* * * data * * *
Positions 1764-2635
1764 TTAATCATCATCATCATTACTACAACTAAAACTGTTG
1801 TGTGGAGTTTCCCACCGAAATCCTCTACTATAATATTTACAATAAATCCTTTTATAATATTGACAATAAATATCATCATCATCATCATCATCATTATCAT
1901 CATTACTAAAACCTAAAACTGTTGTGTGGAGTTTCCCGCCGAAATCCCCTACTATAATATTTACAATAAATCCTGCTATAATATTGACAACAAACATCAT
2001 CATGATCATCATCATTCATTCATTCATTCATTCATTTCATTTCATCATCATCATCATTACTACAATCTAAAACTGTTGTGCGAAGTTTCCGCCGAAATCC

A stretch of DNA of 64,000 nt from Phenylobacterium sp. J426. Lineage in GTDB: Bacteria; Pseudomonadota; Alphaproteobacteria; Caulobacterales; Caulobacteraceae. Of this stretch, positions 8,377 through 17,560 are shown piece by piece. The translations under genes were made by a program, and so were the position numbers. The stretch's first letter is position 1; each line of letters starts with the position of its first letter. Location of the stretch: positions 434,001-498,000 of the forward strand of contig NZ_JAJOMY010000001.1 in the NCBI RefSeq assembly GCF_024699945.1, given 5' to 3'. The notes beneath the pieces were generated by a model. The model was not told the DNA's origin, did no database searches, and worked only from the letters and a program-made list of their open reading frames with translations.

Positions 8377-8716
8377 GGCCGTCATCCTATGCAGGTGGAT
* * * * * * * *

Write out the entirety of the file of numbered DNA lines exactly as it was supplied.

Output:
Positions 1764-2635
1764 TTAATCATCATCATCATTACTACAACTAAAACTGTTG
1801 TGTGGAGTTTCCCACCGAAATCCTCTACTATAATATTTACAATAAATCCTTTTATAATATTGACAATAAATATCATCATCATCATCATCATCATTATCAT
1901 CATTACTAAAACCTAAAACTGTTGTGTGGAGTTTCCCGCCGAAATCCCCTACTATAATATTTACAATAAATCCTGCTATAATATTGACAACAAACATCAT
2001 CATGATCATCATCATTCATTCATTCATTCATTCATTTCATTTCATCATCATCATCATTACTACAATCTAAAACTGTTGTGCGAAGTTTCCGCCGAAATCC

A stretch of DNA of 64,000 nt from Phenylobacterium sp. J426. Lineage in GTDB: Bacteria; Pseudomonadota; Alphaproteobacteria; Caulobacterales; Caulobacteraceae. Of this stretch, positions 8,377 through 17,560 are shown piece by piece. The translations under genes were made by a program, and so were the position numbers. The stretch's first letter is position 1; each line of letters starts with the position of its first letter. Location of the stretch: positions 434,001-498,000 of the forward strand of contig NZ_JAJOMY010000001.1 in the NCBI RefSeq assembly GCF_024699945.1, given 5' to 3'. The notes beneath the pieces were generated by a model. The model was not told the DNA's origin, did no database searches, and worked only from the letters and a program-made list of their open reading frames with translations.

Positions 8377-8716
8377 GGCCGTCATCCTATGCAGGTGGAT